SRU professor and alumnus rocks the Tribeca Film Festival as a guitarist with The Vindys


The Vindys

From left, John Anthony, a Slippery Rock University music instructor and alumnus, is a member of The Vindys rock band that also includes Jackie Popovec and Rick Deak (photo by Cusano Photography).

June 13, 2023

SLIPPERY ROCK, Pa. — The term "rock star" gets thrown around often these days to describe high achievers, such as rock-star professors or rock-star alumni. But every now and then, you come across someone deserving of the title. For John Anthony, a Slippery Rock University music instructor who also graduated from the University, the turn of phrase is quite literal: he's the lead guitarist for The Vindys, an emerging rock band based in northeast Ohio that is catching a lot of attention for their music, as well as in the film and sports industries.

Anthony, a 2010 SRU graduate with a degree in music education, teaches guitar classes and leads a new guitar ensemble at SRU. As an adjunct professor, Anthony is moonlighting from his full-time job as a music teacher for Austintown Local Schools in Ohio. But his other side gig includes touring with The Vindys, who have opened for artists from Pat Benatar to Hunter Hayes.

Earlier this year, The Vindys' music video for their song "Bugs" was selected for the Tribeca Film Festival in New York City, where it premiered with eight other music videos from musicians including The Black Keys and Lizzo. Only 76 films were accepted out of the thousands of films across a variety of categories that are submitted to Tribeca each year. The festival was started in 2002 to spur the economic and cultural revitalization of lower Manhattan following the 9/11 attacks. One of its founders is film legend Robert De Niro.

"This is the first time that we are getting some really big national coverage," said Anthony, who was a founding member of The Vindys when band was formed in 2014. "We've had some momentum and push with really cool opportunities."

In 2019, The Vindys' "Are You Ready" music video was shown during inning breaks as part of the Pittsburgh Pirates baseball telecasts as part of their Friday Nights Rocks segments. The song was also featured in the opening highlight montages for Pittsburgh Penguins hockey telecasts on AT&T SportsNet. In 2023, the song reached a national audience when ESPN used it in the opening of its NCAA Softball Championship coverage.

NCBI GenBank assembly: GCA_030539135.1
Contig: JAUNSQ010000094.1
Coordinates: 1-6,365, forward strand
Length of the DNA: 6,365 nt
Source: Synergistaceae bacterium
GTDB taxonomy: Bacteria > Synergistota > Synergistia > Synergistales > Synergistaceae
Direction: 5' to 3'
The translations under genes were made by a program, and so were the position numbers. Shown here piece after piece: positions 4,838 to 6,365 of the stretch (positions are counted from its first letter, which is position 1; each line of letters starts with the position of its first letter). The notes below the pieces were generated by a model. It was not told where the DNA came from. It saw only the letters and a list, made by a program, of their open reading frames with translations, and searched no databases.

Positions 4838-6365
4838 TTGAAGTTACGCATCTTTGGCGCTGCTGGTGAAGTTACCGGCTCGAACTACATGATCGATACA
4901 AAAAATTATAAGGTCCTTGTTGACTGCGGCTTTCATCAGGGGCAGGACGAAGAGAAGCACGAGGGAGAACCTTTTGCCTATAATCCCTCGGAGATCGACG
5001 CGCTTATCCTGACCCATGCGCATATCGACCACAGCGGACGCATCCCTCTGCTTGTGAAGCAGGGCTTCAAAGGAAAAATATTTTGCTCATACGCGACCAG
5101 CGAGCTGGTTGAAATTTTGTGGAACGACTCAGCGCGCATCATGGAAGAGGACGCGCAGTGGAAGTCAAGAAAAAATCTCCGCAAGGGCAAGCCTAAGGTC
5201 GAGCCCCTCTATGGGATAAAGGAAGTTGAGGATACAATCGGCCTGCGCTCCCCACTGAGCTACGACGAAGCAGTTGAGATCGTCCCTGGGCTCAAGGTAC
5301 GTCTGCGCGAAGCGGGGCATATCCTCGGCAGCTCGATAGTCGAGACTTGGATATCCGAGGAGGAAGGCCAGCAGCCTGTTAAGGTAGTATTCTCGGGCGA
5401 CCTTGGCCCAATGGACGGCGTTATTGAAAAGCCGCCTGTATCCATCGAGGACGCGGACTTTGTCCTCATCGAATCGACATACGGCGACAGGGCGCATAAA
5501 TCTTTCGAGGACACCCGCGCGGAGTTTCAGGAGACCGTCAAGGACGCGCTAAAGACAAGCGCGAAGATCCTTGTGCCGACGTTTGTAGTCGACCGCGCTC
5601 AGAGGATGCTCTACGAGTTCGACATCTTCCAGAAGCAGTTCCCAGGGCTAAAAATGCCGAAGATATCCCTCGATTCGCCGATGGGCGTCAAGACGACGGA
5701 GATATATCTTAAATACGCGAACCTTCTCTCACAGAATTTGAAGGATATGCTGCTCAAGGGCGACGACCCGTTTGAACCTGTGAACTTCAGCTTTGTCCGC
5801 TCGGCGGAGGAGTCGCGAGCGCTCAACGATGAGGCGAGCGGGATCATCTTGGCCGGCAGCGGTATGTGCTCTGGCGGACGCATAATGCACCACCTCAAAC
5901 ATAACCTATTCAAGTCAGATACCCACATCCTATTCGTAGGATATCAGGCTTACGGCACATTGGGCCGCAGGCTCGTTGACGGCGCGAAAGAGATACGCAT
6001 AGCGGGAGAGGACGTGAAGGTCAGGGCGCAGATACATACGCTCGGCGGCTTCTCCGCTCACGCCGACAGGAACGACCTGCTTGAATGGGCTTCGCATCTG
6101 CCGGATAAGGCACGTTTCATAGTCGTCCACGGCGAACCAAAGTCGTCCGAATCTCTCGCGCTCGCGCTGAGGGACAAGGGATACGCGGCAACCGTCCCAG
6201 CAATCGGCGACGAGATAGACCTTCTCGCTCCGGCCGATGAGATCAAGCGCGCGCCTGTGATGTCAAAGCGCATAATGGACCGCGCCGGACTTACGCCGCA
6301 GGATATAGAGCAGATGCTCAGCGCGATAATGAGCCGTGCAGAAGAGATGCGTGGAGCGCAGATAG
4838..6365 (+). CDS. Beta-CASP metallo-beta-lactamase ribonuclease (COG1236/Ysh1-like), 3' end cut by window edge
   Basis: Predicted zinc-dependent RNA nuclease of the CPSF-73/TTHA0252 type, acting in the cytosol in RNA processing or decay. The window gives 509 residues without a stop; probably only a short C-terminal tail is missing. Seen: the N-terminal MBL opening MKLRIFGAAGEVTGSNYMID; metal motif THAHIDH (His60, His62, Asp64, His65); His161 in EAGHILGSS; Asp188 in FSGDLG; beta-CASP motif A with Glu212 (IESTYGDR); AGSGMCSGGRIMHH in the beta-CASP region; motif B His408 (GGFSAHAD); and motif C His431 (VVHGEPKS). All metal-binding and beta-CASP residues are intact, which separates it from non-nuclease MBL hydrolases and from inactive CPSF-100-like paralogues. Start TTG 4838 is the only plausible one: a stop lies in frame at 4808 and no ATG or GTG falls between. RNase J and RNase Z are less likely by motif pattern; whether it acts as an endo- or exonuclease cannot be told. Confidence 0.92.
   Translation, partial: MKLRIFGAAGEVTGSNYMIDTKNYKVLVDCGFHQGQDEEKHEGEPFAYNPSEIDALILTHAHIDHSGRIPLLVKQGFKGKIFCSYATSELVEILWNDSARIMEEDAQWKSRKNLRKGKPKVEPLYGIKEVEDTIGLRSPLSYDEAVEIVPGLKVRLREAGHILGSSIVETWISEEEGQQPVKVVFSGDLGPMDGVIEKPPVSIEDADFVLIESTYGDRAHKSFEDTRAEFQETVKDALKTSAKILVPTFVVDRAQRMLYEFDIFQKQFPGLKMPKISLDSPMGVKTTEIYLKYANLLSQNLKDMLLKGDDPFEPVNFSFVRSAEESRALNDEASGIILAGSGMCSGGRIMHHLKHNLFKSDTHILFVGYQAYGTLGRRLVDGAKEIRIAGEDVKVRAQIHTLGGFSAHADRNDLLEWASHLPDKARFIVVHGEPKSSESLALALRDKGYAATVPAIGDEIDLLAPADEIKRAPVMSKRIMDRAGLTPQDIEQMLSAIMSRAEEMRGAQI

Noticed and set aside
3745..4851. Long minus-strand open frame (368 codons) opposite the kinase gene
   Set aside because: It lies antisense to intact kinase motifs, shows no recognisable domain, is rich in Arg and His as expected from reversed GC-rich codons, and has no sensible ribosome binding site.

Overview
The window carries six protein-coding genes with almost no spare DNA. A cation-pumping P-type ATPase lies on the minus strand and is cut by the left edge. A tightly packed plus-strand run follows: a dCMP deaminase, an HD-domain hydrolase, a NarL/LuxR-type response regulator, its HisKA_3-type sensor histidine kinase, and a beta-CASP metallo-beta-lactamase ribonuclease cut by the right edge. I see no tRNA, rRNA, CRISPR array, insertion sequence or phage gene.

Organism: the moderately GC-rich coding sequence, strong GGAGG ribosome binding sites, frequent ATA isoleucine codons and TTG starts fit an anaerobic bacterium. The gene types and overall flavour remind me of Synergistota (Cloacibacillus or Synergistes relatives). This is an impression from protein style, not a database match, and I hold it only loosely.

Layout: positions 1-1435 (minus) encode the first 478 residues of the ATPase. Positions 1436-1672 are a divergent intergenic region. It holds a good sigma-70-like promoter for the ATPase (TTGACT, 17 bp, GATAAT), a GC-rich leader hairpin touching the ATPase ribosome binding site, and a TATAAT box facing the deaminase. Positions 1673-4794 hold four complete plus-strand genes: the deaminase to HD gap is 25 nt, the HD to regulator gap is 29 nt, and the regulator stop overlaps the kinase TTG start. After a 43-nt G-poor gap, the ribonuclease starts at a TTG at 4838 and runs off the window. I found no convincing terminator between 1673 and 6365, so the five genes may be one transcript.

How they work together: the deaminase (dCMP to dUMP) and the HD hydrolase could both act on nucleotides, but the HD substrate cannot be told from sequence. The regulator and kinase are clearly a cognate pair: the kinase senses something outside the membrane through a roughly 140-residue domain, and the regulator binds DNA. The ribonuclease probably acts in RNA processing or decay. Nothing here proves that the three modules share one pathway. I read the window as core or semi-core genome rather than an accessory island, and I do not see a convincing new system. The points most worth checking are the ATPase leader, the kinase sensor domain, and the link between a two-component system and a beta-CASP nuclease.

Meanwhile, The Vindys have been on the road playing shows in New York, Los Angeles and San Francisco. They've appeared at several music festivals, including Wonderstruck in Cleveland and the Three Rivers Arts Festival in Pittsburgh, and, on July 28, they will be performing at Stage AE in Pittsburgh.

Despite the busy schedule, Anthony is able to play all the chords with the The Vindys and his two jobs as a music instructor.

"One of my greatest assets is that I can fit my life together," said Anthony, who lives in Boardman, Ohio, with his wife, Alexa. "It's very challenging, but it's wonderful. It just takes a lot of preparation and looking ahead to make sure everything lines up where it needs to be."

Seventeen years ago, Anthony realized that SRU was where he needed to be. After attending the Summer Arts and Jazz Academy at SRU when he was a student at Mohawk High School in nearby New Castle, Anthony chose to enroll at SRU. It also helped that he was asked to join the SRU Jazz Ensemble for their summer tour of Europe before his freshman year.

John at the Tribeca Film Festival

   John Anthony, a Slippery Rock University music instructor and
   alumnus, outside the Village East Cinema. Anthony is the
   guitarist for The Vindys, who had their music video premiered
   at the Tribeca Film Festival in New York City
   (photo courtesy of The Vindys).

"SRU is one of the best schools in the tri-state area for music education," Anthony said. "The faculty are great. I love the campus. I thought it was wonderful."

"It is rare to encounter young students who are as focused on one thing as much as John," said David Glover, associate professor of music, who mentored Anthony in high school and college. "He was passionate about music and the guitar from a very early age and has developed that passion into a highly successful career as a guitarist and music educator."